Something new to blame on enterprise software projects

This might be a first: An IT project is facing blame for a botulism contamination.
Keith ButtonAugust 20, 2013

The world’s largest dairy exporter, Fonterra of New Zealand, is looking into its IT systems in the wake of a botulism scare that led to a partial ban of Fonterra products in China and a total ban in Russia this month, according to a ZDNet article.

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Then again, the connection between botulism and the company’s SAP enterprise software project could be just a coincidence, the article notes. The original contamination was traced to a dirty pipe at a plant in New Zealand, but it spread to a plant in Darnum, Australia, that blended ingredients for infant formula. The enterprise software project may have affected the company’s ability to identify or track batches, ZDNet reported.

According to the article:

“While Fonterra isn’t commenting on its IT systems, the company has over a long period been standardising onto SAP enterprise software in a project that has cost hundreds of millions of dollars.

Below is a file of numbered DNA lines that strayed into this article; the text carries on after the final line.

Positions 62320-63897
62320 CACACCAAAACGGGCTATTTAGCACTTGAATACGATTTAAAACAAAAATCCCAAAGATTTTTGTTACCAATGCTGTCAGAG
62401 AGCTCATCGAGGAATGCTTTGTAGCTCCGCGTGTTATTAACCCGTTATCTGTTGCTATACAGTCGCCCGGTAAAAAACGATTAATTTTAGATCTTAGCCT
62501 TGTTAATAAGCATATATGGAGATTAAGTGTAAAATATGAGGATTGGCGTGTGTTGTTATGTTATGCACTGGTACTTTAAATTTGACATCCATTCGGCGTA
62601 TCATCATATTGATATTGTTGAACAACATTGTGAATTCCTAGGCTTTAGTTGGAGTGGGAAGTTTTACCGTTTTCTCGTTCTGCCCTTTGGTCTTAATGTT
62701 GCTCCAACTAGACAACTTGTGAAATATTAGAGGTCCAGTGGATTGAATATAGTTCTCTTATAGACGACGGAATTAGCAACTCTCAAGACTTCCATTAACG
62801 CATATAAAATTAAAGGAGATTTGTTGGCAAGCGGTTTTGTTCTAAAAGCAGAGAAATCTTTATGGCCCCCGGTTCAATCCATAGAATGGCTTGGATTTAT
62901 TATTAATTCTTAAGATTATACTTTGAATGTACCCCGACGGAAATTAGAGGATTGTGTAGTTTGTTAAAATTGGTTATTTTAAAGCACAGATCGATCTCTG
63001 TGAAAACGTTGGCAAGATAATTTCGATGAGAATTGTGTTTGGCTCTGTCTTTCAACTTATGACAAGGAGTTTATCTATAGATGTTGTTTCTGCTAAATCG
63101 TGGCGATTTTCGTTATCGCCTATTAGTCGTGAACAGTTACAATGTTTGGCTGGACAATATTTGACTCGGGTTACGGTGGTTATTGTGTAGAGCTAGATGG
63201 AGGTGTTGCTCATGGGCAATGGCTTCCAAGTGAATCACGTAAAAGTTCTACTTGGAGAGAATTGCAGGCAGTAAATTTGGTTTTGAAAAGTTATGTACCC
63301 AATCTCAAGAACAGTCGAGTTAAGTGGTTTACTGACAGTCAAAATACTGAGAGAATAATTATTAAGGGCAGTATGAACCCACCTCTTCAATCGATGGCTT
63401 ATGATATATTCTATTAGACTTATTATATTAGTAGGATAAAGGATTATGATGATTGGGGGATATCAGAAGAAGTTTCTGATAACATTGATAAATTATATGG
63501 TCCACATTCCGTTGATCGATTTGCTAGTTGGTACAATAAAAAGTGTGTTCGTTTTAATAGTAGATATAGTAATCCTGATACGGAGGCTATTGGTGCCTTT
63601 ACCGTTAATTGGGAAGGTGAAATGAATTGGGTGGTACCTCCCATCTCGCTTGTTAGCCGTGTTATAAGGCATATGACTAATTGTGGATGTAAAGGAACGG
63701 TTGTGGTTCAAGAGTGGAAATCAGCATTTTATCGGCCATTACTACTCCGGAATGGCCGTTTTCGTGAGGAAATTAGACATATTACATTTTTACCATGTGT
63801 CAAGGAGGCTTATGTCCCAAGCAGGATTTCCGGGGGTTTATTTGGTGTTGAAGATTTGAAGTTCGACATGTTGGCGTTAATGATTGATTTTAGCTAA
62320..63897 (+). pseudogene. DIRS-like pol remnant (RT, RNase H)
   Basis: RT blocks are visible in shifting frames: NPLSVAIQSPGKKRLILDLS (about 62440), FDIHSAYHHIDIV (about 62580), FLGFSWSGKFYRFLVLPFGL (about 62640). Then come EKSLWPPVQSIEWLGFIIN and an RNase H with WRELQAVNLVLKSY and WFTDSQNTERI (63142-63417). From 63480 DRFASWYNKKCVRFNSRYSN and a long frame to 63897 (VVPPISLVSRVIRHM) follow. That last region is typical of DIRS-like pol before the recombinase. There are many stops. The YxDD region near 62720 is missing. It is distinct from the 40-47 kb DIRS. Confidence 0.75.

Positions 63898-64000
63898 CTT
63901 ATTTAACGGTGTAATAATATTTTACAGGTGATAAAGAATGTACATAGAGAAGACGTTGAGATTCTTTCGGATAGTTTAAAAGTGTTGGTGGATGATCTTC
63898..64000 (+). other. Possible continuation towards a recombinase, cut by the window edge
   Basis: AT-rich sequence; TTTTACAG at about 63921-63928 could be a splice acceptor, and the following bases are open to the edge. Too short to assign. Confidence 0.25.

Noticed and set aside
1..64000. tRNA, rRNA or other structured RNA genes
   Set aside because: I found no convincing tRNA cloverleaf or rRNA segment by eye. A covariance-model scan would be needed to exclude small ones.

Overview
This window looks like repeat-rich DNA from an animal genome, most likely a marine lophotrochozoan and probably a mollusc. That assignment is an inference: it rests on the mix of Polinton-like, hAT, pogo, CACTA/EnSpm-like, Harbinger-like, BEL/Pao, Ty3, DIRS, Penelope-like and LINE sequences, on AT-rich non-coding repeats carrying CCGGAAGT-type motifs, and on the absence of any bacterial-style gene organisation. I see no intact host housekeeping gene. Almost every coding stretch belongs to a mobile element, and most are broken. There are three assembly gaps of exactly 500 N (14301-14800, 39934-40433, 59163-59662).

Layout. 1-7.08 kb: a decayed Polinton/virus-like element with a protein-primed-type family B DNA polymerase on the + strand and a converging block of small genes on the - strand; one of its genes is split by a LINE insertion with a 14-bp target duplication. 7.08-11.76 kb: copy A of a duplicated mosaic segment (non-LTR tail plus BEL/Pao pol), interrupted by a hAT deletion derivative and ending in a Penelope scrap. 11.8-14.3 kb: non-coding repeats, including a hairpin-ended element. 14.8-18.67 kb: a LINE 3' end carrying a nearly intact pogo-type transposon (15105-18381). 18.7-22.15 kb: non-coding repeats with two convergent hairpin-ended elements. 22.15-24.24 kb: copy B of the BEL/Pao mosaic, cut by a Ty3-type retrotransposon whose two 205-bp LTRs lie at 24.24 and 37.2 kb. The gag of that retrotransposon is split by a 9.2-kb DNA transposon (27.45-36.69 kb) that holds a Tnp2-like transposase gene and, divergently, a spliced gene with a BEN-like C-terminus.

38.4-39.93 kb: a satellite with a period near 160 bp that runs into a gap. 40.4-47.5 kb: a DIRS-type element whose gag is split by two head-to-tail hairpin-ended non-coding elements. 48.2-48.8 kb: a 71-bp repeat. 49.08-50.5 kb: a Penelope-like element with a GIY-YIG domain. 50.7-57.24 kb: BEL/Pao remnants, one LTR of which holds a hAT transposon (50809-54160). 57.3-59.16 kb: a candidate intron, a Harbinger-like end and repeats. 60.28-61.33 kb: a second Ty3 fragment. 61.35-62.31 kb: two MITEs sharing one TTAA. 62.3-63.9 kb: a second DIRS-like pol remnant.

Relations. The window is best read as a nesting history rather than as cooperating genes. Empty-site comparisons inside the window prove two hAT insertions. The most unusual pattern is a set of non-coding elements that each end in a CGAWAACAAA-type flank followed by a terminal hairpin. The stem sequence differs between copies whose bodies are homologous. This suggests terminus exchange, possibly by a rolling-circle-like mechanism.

Fonterra spent around NZ$230 million in a project dubbed ‘Jedi’ and completed in 2006. After a pause, it announced in 2010 it would invest NZ$110 million more to spread SAP into its consumer brands business and manufacturing plants on both sides of the Tasman.

Documents posted (PDF) by the company for its suppliers indicate its Australian operations were being shifted to SAP in March and June 2013, the same time as the first detection of the contamination at Darnum.

That could be a coincidence.”

Here is the full article.

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